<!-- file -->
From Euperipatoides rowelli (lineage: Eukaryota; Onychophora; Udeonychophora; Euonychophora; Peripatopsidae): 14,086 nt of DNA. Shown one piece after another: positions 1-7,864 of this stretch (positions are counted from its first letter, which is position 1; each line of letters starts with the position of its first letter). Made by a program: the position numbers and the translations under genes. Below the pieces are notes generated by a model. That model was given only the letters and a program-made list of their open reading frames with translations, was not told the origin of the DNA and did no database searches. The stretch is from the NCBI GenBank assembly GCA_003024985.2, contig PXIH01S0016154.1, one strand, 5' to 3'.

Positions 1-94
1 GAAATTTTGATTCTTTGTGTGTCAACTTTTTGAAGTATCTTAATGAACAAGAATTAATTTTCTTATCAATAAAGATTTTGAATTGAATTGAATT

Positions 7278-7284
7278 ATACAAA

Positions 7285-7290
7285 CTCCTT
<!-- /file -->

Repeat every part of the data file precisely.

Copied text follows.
From Euperipatoides rowelli (lineage: Eukaryota; Onychophora; Udeonychophora; Euonychophora; Peripatopsidae): 14,086 nt of DNA. Shown one piece after another: positions 1-7,864 of this stretch (positions are counted from its first letter, which is position 1; each line of letters starts with the position of its first letter). Made by a program: the position numbers and the translations under genes. Below the pieces are notes generated by a model. That model was given only the letters and a program-made list of their open reading frames with translations, was not told the origin of the DNA and did no database searches. The stretch is from the NCBI GenBank assembly GCA_003024985.2, contig PXIH01S0016154.1, one strand, 5' to 3'.

Positions 1-94
1 GAAATTTTGATTCTTTGTGTGTCAACTTTTTGAAGTATCTTAATGAACAAGAATTAATTTTCTTATCAATAAAGATTTTGAATTGAATTGAATT

Positions 7278-7284
7278 ATACAAA

Positions 7285-7290
7285 CTCCTT